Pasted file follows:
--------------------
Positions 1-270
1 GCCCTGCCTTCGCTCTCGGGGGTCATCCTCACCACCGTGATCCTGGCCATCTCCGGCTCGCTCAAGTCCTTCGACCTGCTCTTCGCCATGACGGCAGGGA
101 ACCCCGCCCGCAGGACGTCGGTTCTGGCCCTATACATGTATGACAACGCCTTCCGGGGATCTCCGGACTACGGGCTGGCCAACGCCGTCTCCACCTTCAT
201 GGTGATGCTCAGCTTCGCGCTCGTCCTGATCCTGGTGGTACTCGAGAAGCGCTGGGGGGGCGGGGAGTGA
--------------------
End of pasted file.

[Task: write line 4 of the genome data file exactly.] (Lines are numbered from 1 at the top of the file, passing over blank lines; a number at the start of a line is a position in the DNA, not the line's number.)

201 GGTGATGCTCAGCTTCGCGCTCGTCCTGATCCTGGTGGTACTCGAGAAGCGCTGGGGGGGCGGGGAGTGA